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Heather S. Spader, Dean A. Hertzler, John R. W. Kestle and Jay Riva-Cambrin

occurs within the first 10–20 days after initial hemorrhage and is manifested clinically by increasing head circumference, diastasis of cranial sutures, and full, bulging fontanelles. This dilation often requires neurosurgical intervention with the placement of a ventricular access device (VAD) to allow serial drainage of CSF to control head growth and to treat the hydrocephalus. The VAD is used until the premature infant demonstrates a need for a permanent ventriculoperitoneal (VP) shunt and is large enough to tolerate the placement procedure. Infections of VADs are

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Prospective multicenter studies in pediatric hydrocephalus

JNSPG 75th Anniversary Invited Review Article

John R. W. Kestle and Jay Riva-Cambrin

previous hydrocephalus trials have focused on device or procedure failure rather than developmental assessment. As discussed by Dr. Matson 65 years ago, 26 growth and development of the child is the most important outcome. This requires prolonged follow-up of children treated in infancy, but is doable. 21 , 43 Conclusions Hydrocephalus is the most common condition that we treat and our efforts to minimize its impact on children and families through prospective multicenter clinical research should continue to be among our highest priorities. Disclosures The authors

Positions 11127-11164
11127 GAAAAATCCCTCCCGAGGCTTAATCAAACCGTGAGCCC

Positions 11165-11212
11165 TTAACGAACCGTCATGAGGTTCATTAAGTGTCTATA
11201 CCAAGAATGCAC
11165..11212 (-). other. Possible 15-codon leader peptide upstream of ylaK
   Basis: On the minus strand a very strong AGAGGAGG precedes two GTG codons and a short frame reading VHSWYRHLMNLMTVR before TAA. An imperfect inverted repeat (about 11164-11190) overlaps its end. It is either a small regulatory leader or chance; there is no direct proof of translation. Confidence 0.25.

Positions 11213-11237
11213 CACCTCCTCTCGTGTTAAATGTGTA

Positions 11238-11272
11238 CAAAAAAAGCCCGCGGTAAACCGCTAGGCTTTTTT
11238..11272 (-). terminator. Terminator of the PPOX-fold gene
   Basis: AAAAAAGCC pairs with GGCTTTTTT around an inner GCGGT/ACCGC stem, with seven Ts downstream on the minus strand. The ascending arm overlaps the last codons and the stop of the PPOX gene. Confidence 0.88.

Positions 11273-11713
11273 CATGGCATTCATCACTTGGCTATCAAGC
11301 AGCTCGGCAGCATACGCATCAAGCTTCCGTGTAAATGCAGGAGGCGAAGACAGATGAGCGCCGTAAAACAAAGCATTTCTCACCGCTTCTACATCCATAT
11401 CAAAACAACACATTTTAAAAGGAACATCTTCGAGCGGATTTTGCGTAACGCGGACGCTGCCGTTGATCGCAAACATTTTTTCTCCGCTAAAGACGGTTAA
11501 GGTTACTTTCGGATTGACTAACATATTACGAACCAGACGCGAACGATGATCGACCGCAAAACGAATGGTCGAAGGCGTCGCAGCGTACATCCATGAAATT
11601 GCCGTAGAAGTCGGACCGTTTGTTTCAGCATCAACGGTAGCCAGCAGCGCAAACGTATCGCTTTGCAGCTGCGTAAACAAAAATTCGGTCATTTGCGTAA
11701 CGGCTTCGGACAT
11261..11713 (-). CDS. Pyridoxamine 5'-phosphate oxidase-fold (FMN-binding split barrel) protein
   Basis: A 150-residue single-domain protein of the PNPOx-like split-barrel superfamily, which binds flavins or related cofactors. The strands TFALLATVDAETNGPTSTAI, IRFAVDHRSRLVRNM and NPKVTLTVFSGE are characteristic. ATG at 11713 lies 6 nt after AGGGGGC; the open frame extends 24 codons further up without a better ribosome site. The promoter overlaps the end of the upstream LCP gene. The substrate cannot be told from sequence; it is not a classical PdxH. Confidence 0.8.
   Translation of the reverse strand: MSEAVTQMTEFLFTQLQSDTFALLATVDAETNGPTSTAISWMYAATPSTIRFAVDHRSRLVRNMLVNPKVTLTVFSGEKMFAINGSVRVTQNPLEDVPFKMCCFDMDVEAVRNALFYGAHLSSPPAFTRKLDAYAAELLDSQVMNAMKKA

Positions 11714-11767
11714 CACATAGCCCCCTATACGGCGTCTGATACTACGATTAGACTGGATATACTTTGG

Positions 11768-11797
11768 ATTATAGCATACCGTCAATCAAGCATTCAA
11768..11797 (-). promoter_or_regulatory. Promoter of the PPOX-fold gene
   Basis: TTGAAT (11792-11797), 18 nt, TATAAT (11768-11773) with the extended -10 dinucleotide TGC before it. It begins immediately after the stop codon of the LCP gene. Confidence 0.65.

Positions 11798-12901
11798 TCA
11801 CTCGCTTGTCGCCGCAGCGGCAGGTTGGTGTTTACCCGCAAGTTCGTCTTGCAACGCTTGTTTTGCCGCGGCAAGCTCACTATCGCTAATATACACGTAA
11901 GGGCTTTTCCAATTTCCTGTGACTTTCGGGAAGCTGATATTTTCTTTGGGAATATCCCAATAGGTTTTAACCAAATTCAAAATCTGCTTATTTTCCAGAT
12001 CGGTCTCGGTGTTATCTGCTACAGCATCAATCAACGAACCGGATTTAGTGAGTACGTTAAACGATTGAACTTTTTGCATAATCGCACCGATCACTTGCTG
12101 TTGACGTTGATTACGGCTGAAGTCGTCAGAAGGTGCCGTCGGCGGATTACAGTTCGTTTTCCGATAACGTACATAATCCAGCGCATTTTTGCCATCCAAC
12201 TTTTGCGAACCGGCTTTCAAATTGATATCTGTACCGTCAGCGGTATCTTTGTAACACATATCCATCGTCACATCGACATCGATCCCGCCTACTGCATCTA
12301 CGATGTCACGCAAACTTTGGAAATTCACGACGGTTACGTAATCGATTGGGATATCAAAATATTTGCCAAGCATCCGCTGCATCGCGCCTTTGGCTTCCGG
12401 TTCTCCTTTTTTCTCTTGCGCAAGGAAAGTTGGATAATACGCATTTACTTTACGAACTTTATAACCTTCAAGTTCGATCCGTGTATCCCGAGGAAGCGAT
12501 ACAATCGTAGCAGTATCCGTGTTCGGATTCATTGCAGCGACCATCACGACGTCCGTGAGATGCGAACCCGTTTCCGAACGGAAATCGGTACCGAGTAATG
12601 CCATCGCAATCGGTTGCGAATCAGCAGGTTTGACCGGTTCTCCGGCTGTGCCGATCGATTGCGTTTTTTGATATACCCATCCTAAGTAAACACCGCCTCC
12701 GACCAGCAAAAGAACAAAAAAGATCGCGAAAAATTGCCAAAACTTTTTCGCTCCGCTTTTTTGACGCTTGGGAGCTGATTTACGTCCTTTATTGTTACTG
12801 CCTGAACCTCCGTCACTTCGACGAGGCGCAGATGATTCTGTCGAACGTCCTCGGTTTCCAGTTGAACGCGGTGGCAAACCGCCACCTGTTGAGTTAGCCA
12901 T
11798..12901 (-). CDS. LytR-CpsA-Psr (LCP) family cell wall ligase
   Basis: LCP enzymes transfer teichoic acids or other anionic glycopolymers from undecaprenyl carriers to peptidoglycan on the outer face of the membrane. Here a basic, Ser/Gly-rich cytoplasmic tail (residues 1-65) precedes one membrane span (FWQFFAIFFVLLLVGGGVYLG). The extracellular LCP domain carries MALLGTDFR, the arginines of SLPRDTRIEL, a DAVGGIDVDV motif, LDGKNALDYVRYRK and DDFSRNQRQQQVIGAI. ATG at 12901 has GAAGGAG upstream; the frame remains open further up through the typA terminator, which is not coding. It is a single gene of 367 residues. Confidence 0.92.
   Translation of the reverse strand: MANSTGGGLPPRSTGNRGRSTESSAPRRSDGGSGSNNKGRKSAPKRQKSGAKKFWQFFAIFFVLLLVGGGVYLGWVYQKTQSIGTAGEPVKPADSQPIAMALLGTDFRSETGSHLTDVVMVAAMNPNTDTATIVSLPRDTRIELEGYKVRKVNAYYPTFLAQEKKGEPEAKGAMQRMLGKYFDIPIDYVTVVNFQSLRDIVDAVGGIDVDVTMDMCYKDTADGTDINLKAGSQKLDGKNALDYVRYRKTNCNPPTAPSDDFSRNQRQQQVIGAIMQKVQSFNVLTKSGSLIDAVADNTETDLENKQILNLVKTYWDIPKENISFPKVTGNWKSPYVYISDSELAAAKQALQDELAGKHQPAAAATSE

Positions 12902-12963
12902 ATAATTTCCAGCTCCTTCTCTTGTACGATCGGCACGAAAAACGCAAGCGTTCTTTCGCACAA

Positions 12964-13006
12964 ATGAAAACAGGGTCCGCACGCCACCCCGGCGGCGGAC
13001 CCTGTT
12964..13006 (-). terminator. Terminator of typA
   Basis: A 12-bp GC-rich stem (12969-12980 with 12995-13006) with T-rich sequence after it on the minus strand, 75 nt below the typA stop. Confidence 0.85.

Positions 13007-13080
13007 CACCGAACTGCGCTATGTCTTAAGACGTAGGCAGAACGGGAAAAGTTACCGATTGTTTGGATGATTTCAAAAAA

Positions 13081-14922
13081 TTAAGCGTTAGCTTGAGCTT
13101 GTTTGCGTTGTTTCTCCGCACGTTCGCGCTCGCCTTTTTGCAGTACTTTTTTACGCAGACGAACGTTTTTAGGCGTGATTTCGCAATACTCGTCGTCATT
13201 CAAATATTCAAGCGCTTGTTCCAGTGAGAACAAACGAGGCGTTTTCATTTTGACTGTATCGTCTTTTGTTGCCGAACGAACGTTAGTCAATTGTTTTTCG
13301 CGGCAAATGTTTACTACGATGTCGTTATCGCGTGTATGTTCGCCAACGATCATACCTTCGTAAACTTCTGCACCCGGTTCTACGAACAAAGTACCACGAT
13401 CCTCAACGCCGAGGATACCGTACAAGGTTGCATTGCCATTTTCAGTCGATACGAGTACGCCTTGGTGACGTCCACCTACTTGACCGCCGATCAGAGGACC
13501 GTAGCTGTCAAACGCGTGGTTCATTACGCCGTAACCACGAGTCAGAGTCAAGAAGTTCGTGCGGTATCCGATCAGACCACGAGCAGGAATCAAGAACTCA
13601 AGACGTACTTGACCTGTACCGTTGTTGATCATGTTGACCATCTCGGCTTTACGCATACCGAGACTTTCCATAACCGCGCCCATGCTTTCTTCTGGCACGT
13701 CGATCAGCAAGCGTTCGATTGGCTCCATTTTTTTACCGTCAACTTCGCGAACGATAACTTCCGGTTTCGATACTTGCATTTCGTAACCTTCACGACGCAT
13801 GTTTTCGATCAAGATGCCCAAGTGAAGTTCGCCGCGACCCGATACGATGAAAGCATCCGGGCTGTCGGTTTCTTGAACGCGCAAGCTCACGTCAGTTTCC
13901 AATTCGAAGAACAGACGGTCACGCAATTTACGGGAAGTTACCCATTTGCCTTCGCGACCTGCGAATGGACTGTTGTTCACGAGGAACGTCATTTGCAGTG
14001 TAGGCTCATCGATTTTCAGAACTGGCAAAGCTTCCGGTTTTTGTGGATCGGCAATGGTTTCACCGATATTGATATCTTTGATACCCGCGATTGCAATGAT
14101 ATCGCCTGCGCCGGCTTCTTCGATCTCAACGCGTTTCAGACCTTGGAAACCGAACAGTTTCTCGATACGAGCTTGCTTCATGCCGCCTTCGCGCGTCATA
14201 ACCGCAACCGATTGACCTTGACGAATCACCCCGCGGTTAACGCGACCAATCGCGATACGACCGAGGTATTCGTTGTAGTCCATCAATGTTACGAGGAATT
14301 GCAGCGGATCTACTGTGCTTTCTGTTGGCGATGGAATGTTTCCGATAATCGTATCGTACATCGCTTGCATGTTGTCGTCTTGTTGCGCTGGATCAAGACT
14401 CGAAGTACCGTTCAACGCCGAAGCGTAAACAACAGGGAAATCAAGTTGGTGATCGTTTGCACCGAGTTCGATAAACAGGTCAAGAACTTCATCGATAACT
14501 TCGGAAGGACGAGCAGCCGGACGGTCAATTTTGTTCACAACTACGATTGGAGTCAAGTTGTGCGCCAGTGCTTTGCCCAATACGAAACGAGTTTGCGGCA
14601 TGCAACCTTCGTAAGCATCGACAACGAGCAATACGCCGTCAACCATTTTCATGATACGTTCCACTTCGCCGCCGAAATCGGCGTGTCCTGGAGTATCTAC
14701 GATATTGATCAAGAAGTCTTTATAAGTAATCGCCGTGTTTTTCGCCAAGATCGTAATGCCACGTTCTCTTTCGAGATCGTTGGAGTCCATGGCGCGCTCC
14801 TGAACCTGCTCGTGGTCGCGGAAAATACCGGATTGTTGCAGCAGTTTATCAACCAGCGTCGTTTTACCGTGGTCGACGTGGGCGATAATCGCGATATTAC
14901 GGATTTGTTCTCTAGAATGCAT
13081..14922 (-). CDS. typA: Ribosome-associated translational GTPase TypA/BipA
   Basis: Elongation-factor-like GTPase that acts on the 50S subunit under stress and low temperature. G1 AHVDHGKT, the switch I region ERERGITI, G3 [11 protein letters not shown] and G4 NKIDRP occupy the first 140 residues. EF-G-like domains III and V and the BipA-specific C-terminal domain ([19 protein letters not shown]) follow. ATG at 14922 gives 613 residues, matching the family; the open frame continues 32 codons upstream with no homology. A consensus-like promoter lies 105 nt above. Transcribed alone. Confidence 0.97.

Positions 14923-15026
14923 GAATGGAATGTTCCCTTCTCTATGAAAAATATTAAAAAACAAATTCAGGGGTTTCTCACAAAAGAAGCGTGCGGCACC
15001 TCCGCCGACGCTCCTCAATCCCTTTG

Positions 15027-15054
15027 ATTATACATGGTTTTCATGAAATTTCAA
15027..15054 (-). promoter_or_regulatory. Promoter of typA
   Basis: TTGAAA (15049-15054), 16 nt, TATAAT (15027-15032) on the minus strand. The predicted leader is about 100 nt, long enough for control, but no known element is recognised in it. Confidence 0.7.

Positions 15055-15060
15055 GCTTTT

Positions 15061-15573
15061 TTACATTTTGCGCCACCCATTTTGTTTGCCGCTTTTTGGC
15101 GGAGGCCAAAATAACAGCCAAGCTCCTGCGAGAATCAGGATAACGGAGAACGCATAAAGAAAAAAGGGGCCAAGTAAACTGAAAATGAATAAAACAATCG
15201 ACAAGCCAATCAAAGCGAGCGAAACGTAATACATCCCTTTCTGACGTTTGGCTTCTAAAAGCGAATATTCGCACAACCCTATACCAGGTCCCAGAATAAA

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Heather S. Spader, Robert J. Bollo, Christian A. Bowers and Jay Riva-Cambrin

, 2010 3 Dickey MP , Rice M , Kinnett DG , Lambert R , Donauer S , Gerber MA , : Infectious complications of intrathecal baclofen pump devices in a pediatric population . Pediatr Infect Dis J 32 : 715 – 722 , 2013 4 Fjelstad AB , Hommelstad J , Sorteberg A : Infections related to intrathecal baclofen therapy in children and adults: frequency and risk factors . J Neurosurg Pediatr 4 : 487 – 493 , 2009 5 Gooch JL , Oberg WA , Grams B , Ward LA , Walker ML : Complications of intrathecal baclofen pumps in children

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Madeleine P. de Lotbiniere-Bassett, Jay Riva-Cambrin and Patrick J. McDonald